The current Vision majority on the VSB has done good work. Under chair Patti Bacchus, the Vision trustees have been courageous critics of the Liberal government’s policies. Their vote for more inclusive schools was welcomed by the B.C. Safer Schools Coalition, which I helped to organize last spring. They deserve support, and other progressive candidates who truly value public education are also on the ballot.

      But this is a moment which cries out for new ideas, new strategies, and especially for candidates who will put the needs and interests of public education ahead of sectarian politics. When the next round of budget cuts looms, we need trustees to say that it’s no longer good enough to work hard to minimize the damage. Our students, and our hard-working teachers and education staff, deserve better. They need trustees who will work with teachers, parents, students, and the community to mobilize for full funding of public education. The time has come to vote for public education, and to reject the strategy of endless compliance budgets. If you agree, help to make public education front and centre in this election, and vote for Public Education Project candidates on November 15.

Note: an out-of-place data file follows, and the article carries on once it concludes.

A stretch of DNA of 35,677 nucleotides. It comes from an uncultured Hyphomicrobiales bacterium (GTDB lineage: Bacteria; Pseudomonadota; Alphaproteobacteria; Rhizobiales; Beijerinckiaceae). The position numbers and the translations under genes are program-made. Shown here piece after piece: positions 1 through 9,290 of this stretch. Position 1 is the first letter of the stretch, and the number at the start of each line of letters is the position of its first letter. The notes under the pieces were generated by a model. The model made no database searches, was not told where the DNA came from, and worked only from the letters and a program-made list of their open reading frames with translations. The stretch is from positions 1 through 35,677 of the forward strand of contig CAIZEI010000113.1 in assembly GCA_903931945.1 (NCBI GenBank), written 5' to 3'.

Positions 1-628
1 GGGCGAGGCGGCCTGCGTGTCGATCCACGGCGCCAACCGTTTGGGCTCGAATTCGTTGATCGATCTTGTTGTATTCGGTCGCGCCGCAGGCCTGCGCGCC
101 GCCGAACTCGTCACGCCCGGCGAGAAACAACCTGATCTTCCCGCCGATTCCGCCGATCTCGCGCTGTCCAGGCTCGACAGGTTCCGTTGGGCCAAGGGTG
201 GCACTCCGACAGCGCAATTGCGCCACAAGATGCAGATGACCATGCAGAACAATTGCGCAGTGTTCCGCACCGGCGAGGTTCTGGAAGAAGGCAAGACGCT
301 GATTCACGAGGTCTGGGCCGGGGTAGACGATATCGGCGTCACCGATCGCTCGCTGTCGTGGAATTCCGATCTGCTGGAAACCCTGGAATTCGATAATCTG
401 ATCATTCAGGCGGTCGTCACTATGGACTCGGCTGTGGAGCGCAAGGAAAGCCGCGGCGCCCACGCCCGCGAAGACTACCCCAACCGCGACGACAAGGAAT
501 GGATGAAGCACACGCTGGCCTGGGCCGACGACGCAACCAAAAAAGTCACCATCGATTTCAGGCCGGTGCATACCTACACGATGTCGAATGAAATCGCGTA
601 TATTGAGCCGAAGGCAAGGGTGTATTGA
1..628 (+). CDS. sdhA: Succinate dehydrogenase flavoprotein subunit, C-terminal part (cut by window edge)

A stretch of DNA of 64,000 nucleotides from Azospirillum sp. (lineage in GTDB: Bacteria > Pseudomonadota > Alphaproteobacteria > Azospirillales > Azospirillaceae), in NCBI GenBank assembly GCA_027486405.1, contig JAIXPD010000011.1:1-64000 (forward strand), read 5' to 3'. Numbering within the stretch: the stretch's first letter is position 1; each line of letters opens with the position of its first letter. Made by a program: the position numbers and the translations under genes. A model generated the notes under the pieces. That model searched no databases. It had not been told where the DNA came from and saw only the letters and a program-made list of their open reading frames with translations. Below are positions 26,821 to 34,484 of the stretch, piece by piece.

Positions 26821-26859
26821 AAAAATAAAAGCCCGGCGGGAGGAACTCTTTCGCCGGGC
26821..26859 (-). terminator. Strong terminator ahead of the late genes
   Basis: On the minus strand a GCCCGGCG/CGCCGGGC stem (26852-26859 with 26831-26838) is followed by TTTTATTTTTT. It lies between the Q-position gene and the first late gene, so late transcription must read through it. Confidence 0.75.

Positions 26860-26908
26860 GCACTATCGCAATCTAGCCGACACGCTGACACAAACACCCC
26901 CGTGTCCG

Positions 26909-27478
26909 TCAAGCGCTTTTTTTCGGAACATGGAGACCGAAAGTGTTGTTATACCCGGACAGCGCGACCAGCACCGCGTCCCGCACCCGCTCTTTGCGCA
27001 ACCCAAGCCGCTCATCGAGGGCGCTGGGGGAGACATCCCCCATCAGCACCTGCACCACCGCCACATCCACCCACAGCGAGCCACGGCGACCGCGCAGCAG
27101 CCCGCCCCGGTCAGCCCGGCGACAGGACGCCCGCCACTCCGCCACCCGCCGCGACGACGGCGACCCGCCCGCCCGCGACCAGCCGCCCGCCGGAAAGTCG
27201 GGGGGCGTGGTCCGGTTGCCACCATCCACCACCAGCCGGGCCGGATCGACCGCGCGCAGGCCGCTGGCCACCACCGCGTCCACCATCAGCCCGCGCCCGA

Oct 14, 2014 at 1:01pm

      Let's also do something about over-crowded classrooms and students that are passed to the next grade when they should be held back, because it's more convenient for the student to be moved along through the school system to get them out as quickly as possible.


      Oct 14, 2014 at 4:00pm

      This point by Jane Bouey is absolutely on the mark: "The time has come to vote for public education, and to reject the strategy of endless compliance budgets." As long as the province keeps under-funding school boards, the quality of education will fail to meet the needs of students. If trustees and other stakeholders accept this process, every compliance budget means that students suffer the consequences. Most Boards, including Vancouver, have long ago eliminated any "extras" from their budgets. We need trustees who will challenge the Premier's "create a crisis" agenda, which is a deliberate attempt to undermine public education and drive families towards private schools.